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RANS Coyote
Holbrook, NSW
5 July 2003

Accident Investigation Report


1.1 History of Flight
Witnesses reported that the pilot and his passenger departed Holbrook for a local flight on the Saturday afternoon. A staff member reported that shortly afterwards members of the club received a complaint that an aircraft matching the description of the aircraft in question was low flying and frightening stock over their property. An attempt was made to contact the pilot by radio and advise him of the complaint however it is unclear whether contact was actually made. Around 1400 hours the club was informed that an aircraft had crashed in the vicinity of the property that had originated the complaint.
1.2 Injuries
Both pilot and passenger received fatal injuries as a result of the crash.
1.3 Damage to Aircraft
The aircraft was severely damaged in the accident. It hit the ground in a steep nose down attitude and came to rest against a boundary fence. Marks on the site indicate that the wingtip was the first part of the aircraft to make contact with a fence stay that supported the fence strainer post.
1.4 Pilot In Command
The pilot in command was an 18 year old male. He was correctly pilot certificated and had obtained his pilot qualification shortly after his 16th birthday. RA-Aus records indicate that he had 66 hours experience at the time of his accident, however this record refers to March 2003 and he would have acquired further experience after that date. The pilot's CFI has stated that he was an above average pilot.
1.5 Passenger
The passenger was an 18 year old female and an acquaintance of the pilot.
1.6 Aircraft Information
Make: RANS
Model: Coyote II Type S6S
Amateur built, RA-Aus registered
1.7 Serviceability
The aircraft was relatively new having been first registered in January 2001.
The aircraft was in good condition and the maintenance was up to date.
1.8 Instrumentation
All mandatory instruments were fitted.
1.10 Weather
Temperature 13° C; wind light and variable; turbulence slight.


2.1 Location
The accident location was approximately ten kilometres north of the departure aerodrome.
2.2 Final Flight Path and Impact Point(s)
The aircraft was in a nose down position eight metres from a secondary road and resting against a boundary fence.
2.3 Controls
The aileron control rod was still attached.

The engine ancillary pull/on controls were bent but in the off position (carb. heat /choke).

All flying controls were connected.
2.4 Structure
The port wing was severed at the strut attachment point and badly crumpled.

The nose wheel and spat were still attached.

Fuel was still leaking from both tanks an hour and a half after the incident.

The complete port undercarriage unit was 20 m west of the site and the starboard unit was in the vicinity of the wreckage.

The nose of the aircraft was badly crumpled.

A fence strainer post was situated 5 m east of the main wreckage. This post had a steel tube for bracing. White paint flakes were found on the eastern side of this bracing tube, together with adjacent marks in the earth and four inspection plates. The evidence points to this being the first point of contact. Inspection of the port wing shows a deep indentation, which matches this support post. Earth marks were also found on the corresponding wingtip.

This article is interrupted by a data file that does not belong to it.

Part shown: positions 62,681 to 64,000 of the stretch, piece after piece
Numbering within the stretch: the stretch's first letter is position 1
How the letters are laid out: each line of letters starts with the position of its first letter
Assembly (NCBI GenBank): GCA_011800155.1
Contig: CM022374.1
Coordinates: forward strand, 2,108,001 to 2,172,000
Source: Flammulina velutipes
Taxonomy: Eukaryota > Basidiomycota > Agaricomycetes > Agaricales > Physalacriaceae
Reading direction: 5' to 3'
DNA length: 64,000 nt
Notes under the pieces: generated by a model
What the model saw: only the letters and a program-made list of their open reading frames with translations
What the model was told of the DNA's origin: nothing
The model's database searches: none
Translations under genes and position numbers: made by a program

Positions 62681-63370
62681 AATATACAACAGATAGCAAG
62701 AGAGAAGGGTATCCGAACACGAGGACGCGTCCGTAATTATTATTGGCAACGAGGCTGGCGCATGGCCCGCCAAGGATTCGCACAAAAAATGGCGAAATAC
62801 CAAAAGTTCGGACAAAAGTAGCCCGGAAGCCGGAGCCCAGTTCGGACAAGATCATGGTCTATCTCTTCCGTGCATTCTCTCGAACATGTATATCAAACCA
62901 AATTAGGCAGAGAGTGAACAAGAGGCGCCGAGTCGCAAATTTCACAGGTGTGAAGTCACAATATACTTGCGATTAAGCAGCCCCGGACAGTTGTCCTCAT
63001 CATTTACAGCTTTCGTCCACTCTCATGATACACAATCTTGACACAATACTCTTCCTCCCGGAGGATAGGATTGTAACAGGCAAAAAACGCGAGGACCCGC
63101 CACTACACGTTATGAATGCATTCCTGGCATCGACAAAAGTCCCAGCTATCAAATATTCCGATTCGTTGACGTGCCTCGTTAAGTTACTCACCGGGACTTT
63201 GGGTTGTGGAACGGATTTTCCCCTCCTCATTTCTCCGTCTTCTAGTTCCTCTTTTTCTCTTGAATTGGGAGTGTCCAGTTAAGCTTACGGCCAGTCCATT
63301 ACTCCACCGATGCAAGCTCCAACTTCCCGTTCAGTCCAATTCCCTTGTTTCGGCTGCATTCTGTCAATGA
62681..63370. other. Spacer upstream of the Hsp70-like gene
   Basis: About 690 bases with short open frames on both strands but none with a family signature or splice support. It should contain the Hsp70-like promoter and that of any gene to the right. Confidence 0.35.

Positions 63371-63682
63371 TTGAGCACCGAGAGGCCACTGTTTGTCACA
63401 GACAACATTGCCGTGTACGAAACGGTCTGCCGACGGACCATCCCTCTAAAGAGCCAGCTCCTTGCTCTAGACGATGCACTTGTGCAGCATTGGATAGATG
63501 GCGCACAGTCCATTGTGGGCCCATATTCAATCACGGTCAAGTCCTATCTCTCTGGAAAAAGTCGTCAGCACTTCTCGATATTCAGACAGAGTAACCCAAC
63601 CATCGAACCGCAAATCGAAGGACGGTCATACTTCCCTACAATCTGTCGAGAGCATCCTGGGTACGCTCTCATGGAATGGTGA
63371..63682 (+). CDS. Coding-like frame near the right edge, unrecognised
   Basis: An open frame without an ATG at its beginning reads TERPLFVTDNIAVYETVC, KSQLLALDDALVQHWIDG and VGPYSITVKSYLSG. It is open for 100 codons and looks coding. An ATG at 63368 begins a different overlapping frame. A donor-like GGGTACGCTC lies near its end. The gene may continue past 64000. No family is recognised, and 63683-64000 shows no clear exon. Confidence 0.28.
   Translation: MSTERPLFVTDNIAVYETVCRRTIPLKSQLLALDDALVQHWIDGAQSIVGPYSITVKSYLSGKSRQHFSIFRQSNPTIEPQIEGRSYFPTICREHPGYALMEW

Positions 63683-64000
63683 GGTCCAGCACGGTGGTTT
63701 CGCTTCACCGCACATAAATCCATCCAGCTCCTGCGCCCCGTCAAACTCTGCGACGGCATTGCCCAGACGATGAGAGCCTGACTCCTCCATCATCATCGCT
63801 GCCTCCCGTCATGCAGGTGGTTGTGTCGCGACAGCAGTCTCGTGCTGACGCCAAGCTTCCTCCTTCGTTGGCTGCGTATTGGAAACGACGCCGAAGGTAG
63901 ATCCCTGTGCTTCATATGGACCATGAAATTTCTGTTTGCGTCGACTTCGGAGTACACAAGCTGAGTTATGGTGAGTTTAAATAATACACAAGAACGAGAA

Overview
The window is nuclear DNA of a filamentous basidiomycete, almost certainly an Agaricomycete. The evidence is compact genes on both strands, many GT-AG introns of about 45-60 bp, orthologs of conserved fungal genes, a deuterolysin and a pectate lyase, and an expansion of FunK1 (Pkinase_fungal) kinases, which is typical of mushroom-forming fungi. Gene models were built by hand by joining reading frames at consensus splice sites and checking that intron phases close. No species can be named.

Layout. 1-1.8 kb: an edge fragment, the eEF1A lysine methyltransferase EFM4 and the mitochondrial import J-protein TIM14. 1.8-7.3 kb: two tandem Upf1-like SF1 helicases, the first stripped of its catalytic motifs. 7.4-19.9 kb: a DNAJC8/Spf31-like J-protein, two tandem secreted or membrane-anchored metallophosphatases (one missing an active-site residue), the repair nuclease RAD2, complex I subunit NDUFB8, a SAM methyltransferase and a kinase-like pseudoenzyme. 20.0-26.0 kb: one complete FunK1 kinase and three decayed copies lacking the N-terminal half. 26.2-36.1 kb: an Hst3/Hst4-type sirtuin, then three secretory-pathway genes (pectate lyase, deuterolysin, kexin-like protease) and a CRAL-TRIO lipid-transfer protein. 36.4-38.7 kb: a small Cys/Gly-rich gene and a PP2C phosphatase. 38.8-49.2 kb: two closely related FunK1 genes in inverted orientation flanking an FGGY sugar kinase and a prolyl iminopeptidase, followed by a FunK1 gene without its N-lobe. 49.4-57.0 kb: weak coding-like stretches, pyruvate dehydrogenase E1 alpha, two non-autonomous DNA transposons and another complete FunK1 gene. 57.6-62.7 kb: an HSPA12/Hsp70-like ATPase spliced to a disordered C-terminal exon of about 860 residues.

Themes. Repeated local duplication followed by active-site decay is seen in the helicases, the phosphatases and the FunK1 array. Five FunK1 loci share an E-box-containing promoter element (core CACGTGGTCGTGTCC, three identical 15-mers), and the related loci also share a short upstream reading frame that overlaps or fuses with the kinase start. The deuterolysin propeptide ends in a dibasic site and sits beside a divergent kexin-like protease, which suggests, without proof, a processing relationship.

The ground below the nose of the aircraft shows three distinct impressions where the propeller blades have struck the ground and show that the aircraft was in an extreme nose down attitude when it struck the ground.

There was a long impact mark in the earth where the leading edge of the starboard wing struck the ground on impact. Damage to this wing can be seen along its entire length.

The bracing above the cockpit although severely buckled, did not indicate any sign of pre-impact distortion and the wing roots were still attached to the airframe, as were the lift struts.

The empennage was intact but showed signs of deformation.
2.5 Engine & Propeller
One propeller blade was still attached to the hub, the second blade had snapped at the root and was buried in the mud. The third blade was also found in the mud in the vicinity of the wreckage.

NB. The mud was due to the action of the Fire Brigade who doused the wreckage in foam to reduce the risk of fire.
2.6 Fuel System
The fuel system was intact and the tanks contained fuel.
2.7 Cockpit Instruments
The instrument panel was very badly distorted. The damage was so extensive that the investigator had trouble identifying the equipment carried.


  • There was no evidence to suggest that there was any unserviceability or mechanical problem with the aircraft prior to wingtip impact with the strainer stay
  • .
  • The pilot was properly qualified and current on the type.
  • The weather was good.
  • A statement from a club staff person confirmed that the aircraft had been reported flying very low in the vicinity of the crash site minutes before the accident.


    RA-Aus to continue to educate pilots on:
  • The inherent dangers of low flying;
  • The risks of poor decision making;
  • The obvious fatal penalties for failing to observe the basic rules governing aviation.

" The AUF investigates accidents and incidents with the SOLE intention of preventing the same accident happening again."

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